Rob R. Rob R. from North Carolina, you recently downloaded the Frustrated Investor’s Guide to Passive Income, and Rob, I know you were surprised when my assistant Michelle reached out to you; yes, we are real people here. It was a pleasure speaking with you, Rob. I gave Rob some insight about a HELOC, and just leveraging as much as possible without overleveraging himself. Rob is a hard-working teacher. I do say often that teachers are not given the credit that they deserve, so thank you for what you do, Rob, and I surely hope to serve you and to watch you create additional income for you and your wife.

Alex R. Alex R is a police officer from Los Angeles, California. Welcome to Cash Flow Savvy. Alex and I spoke about three years ago, and he was that diligent person that took crazy notes, and three years later, while he did acquire some properties along the way in his own backyard, he acknowledged how much work it took, how much sweat, how much tears and heartache it cost, and so he jumped on the bandwagon, and Alex just chose a Cash Flow Savvy property in Alabama. You picked a great property, and I cannot wait to close that for you and start building your portfolio.

Jason P. from Illinois. Jason has been listening to Matt and I, he said, for quite some time. He is a Rich Dad Poor Dad fan, and he wrote me a heart-filled email, just about his position, where he was in life, what he wanted to do. He’s now a dad, has two kids, he’s married. He opened escrow, and I sent him his first set of properties which were, by the way, all amazing, and he passed on his first set of properties. I remember when I got the email that he passed, I never take anything personally, but I thought, “Oh, he passed on a great property, but, okay, there’ll be more.”

About 30 minutes later, he emails me again. He’s like, “Mercedes, I got cold feet, and is that property still available?” Luckily, I had not sent that property out yet, ’cause I was in the middle of doing something else, and I said, “Absolutely. The property is yours,” so he picked up an amazing property in St. Louis. Our St. Louis market is booming. He got cold feet and acknowledged it, so Jason, I not only want to acknowledge you for just saying, “Holy cow, I got cold feet,” but I want you to know that that is completely normal. So many of our investors get cold feet, but I acknowledge you because you actually put your feelings aside and said, “I’m going to do it because I have a bigger ‘why’.” So, kudos to you, buddy. I am going to hold your hand every step of the way, and know we are truly just an email and a phone call away.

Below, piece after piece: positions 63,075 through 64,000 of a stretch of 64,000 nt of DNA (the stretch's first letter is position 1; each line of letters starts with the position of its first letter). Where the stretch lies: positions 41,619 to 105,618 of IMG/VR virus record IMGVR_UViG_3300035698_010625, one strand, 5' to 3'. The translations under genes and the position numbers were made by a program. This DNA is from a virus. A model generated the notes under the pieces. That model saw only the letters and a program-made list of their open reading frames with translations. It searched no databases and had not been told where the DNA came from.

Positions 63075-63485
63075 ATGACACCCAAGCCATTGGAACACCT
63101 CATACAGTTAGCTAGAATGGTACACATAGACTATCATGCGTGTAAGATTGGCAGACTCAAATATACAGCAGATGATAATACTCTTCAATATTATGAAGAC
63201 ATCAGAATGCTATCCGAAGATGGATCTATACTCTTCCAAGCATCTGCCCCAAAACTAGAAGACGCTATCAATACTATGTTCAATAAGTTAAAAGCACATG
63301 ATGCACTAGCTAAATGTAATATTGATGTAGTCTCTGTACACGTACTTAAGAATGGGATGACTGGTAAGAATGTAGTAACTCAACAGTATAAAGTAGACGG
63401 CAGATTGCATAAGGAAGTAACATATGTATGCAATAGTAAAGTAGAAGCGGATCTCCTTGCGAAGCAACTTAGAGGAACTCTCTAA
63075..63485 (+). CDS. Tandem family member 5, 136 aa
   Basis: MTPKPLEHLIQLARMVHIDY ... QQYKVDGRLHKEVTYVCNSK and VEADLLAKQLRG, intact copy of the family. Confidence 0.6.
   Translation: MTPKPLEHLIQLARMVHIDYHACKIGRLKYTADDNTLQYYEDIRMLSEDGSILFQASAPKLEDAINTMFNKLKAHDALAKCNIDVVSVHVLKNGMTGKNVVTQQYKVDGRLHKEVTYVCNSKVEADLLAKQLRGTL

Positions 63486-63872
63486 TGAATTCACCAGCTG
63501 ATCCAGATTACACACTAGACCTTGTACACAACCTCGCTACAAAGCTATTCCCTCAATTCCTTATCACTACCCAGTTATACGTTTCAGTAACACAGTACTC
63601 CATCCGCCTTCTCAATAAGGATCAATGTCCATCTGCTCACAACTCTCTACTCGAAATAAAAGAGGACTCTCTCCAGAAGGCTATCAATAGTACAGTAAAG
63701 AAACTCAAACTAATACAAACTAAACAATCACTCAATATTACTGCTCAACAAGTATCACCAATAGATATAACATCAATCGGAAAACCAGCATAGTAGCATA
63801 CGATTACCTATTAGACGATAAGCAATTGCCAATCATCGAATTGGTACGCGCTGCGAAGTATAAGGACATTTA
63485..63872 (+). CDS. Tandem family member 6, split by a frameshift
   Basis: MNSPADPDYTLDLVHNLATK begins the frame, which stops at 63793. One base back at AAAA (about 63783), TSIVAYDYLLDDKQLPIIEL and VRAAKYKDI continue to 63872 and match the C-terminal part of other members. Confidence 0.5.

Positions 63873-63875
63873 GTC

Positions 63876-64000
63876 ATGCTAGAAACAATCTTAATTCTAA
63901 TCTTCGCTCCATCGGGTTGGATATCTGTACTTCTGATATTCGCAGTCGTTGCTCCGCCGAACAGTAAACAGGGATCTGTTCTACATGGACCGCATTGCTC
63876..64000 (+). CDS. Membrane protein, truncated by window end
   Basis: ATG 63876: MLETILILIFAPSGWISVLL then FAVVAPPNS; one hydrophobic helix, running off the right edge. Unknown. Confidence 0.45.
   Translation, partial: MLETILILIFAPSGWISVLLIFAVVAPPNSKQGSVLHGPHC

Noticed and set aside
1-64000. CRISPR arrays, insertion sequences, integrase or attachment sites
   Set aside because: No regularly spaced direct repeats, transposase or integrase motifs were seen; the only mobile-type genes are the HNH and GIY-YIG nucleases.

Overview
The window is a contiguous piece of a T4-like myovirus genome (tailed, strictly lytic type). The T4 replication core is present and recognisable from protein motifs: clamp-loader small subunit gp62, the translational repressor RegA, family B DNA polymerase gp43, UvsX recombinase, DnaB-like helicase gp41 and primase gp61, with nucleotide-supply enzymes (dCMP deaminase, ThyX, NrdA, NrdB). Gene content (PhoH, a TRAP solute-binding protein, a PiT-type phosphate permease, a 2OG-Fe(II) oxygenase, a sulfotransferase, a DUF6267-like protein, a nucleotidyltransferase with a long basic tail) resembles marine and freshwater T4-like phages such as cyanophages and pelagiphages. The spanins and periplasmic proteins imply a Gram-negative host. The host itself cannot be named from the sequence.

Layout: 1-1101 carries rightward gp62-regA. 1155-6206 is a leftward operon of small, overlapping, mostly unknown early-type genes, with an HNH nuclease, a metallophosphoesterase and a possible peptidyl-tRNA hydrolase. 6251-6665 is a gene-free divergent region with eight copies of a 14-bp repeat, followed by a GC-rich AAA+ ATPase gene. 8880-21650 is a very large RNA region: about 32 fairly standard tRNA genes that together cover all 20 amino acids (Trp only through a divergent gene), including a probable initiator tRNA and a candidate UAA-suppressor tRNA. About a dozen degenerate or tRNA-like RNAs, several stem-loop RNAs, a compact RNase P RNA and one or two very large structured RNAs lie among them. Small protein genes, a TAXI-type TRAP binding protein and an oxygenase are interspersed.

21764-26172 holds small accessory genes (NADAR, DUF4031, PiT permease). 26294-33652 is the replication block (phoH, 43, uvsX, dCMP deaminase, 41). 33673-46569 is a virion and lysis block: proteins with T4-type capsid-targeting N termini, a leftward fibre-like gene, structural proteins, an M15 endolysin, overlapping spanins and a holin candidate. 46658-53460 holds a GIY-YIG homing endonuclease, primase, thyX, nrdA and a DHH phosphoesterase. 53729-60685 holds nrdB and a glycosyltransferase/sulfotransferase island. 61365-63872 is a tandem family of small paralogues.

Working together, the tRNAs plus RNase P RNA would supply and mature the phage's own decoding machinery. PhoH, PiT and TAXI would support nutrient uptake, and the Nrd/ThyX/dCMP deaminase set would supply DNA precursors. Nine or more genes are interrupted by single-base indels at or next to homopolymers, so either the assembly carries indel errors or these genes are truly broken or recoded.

Ladies and gentlemen, I share this with you because I can’t tell you how many times I have gotten cold feet on my own personal properties, and I’ve done hundreds and thousands of transactions, so know that getting cold feet is completely normal. In fact, you would be abnormal if you didn’t get cold feet, but there’s a bigger picture to everything, and know that in real estate investing, almost all mistakes that can be done can be corrected and mitigated. I hope that serves someone, I hope I touch someone’s mind and heart with that comment because getting cold feet is perfectly normal. Just like Jason, and Jason, again, I commend you for taking that step forward.

So, enough about who’s making a difference in their life. I want you to make a difference in your life, so today, I’m going to talk about one of the most famous questions that I get on a regular basis. It has to do with why I’ve chosen to invest in single-family residence as opposed to multifamily, and why don’t I heavily promote multifamily with Cash Flow Savvy, and just in our podcast?

The answer is absolutely easy for me to answer because I’ve been doing real estate investing since 2002, 2003. I’ve done well over 2,000 transactions in total, and of those 2,000, about 250 of those have been mine. Now, I don’t share that to brag and to boast. I share that because there’s not a whole lot that I haven’t seen in real estate investing. I mean, you name it, I’ve encountered it in some way, shape or form. Maybe not directly with me, but it could’ve been through maybe a seller, or a buyer, or a transaction that I was involved in, closely involved in.

Now, much of what I share on the podcast, actually almost everything I share on the podcast is from personal experience, and I share it because I want you to know that a lot of the things that happen tend to be normal, and there’s always a solution to them in some way, shape or form. Now, I don’t share to brag, but I do share because it’s important to me that you understand that I’m not a financial advisor. I’m not a guru.